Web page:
Moving from Waco to Austin, via Hollywood

(don’t worry…. I’m not moving… it’s one of them metaphor things….)

Tina: “I’ll be honest: I’ve wanted a family since, like, oh, forever!” she admits. Tina is from a large, close family and she wants at least three kids. “Obviously, I’m just waiting to find the right man,” she says. “Someone who’ll be a good father, a best friend for me, my intellectual and professional equal, someone who’ll be exciting, share my love of literature, give me a good lifestyle, get on with my sisters, and, of course, create a hot sex life!” And she adds as an afterthought, “And he’ll be someone who gives me a sense of inner peace and calm.” Does it strike you that Tina is asking for a lot? Could any real human being ever measure up?

Seth, Reva (2008-06-03). First Comes Marriage (p. 17).

When I read vignettes like this I often wonder how much the author shaped the words to make a point. When I read this one, I thought, “Wow, that really fits me!” or, at least it fits the me I remember 30 years ago. Seth talks about the importance of letting go of the fantasy lover. But even getting acquainted with that illusory figure is difficult. Using spiritual language, I find it very consistent with how I talk to clients about getting know one’s “small self,” that rather scared and immature aspect of our inner worlds that is often driving the car more than we know.

Here’s another quote:

Arranged marriages are based on the belief that a strong marriage can be created by bringing together two similar and complementary people who have common goals and aspirations, as well as a shared approach to making the relationship work over the long term. It (always!) bears repeating that half of that long-term success is up to you. Since women in arranged marriages don’t expect to be marrying their soul mates, they enter into the relationships with far more manageable and realistic expectations about both their husbands and the relationship. They view their husbands not as their primary source of happiness or as a means of rescue, but instead, as life partners, friends, and men who will provide them with support, companionship, children, and a family life.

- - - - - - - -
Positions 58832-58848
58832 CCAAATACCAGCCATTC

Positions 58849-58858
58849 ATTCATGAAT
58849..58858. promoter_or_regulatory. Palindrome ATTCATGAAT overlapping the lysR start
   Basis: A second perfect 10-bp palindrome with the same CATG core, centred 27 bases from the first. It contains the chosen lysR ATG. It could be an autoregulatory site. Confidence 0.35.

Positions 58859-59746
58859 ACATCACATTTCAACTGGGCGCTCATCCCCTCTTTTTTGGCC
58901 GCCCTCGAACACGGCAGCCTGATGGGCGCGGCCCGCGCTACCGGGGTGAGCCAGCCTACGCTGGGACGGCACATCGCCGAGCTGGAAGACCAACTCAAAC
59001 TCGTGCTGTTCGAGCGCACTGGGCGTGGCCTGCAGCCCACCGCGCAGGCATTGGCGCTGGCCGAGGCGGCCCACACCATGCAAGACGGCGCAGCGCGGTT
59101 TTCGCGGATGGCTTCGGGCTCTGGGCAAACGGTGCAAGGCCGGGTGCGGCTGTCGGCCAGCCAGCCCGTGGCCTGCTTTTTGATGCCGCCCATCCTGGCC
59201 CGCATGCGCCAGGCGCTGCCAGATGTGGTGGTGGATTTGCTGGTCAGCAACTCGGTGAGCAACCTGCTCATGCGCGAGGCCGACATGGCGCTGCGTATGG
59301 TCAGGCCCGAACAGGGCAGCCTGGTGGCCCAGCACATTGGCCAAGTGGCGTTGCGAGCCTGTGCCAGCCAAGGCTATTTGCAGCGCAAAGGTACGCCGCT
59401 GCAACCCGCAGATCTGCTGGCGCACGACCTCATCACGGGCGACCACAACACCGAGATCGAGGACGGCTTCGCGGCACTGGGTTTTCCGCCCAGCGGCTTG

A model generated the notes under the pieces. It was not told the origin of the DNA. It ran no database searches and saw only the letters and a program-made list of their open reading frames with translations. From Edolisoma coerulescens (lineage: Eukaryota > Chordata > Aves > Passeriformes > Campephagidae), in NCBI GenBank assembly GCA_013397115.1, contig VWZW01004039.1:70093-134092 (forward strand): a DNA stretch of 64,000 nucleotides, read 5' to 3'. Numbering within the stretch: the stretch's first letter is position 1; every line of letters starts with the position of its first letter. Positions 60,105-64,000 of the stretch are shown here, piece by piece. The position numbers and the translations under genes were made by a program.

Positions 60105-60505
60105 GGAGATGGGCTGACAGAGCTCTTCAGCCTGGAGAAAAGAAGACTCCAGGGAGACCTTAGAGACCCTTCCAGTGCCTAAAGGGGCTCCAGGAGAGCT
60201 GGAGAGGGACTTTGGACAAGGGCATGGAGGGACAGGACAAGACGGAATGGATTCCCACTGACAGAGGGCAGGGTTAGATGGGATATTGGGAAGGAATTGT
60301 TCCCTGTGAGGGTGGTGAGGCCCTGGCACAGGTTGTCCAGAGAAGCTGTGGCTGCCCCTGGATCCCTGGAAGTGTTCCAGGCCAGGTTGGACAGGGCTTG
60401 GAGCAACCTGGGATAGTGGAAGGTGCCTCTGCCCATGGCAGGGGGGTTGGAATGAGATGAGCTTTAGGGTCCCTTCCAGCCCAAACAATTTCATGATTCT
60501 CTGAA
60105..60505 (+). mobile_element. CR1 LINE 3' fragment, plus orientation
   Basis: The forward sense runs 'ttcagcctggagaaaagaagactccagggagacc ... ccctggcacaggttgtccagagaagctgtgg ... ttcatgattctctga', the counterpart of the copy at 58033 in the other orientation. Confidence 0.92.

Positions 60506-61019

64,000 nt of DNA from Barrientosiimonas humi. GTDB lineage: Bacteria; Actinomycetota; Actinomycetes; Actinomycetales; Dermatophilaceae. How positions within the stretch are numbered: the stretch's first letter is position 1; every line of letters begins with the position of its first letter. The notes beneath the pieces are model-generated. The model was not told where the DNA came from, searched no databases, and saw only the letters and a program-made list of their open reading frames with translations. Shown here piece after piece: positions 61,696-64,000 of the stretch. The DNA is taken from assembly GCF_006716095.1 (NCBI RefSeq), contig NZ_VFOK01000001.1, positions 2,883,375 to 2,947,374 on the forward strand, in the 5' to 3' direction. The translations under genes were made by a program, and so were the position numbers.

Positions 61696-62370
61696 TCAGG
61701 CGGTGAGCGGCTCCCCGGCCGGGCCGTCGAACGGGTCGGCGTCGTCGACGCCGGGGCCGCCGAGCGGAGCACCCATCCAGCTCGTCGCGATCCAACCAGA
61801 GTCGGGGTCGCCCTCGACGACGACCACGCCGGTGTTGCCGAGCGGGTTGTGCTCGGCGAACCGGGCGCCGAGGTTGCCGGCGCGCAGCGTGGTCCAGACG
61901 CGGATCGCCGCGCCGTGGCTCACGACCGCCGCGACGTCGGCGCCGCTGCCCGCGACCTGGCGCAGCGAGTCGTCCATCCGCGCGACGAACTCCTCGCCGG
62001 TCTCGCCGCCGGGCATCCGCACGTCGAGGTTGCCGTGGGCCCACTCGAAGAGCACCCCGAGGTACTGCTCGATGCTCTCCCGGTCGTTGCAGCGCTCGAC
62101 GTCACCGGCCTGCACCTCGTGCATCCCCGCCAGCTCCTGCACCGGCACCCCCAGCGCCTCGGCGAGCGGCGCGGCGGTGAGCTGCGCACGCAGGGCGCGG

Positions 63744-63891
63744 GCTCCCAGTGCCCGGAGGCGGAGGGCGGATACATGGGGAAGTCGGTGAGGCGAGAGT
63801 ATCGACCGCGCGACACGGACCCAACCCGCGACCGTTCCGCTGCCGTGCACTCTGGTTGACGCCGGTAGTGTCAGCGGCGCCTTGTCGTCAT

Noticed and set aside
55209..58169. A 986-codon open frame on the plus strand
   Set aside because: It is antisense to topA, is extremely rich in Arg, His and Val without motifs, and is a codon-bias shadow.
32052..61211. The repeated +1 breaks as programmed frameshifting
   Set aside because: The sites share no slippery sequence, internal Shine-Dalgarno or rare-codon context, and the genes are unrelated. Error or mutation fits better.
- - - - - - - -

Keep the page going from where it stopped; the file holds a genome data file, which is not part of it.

Seth, Reva (2008-06-03). First Comes Marriage (p. 28).

Seth is not suggesting that our culture abandon our approach to relationships and marriage. But I do hear her inviting us to consider the aspects of arranged marriages that can help us… Here’s the image that comes to mind:

Waco Hollywood Austin

It’s pretty easy to move from Waco to Austin, if that’s where you want to be. Just load up and drive 100 miles south on good ol’, and newly expanded, Interstate 35. No one in their right mind would take the route through Hollywood, would they? Certainly not… unless of course, one was convinced there was something in Hollywood that just HAD to be picked up during the trip! (And it’s not lost on me the number of work zones indicated on the map if you take the long route. LOL)

Again, what are those pesky expectations the make up your fantasy lover?



About Wes Eades

I've been a pastoral counselor, marital therapist, and overall listening ear since about 1989 or so.
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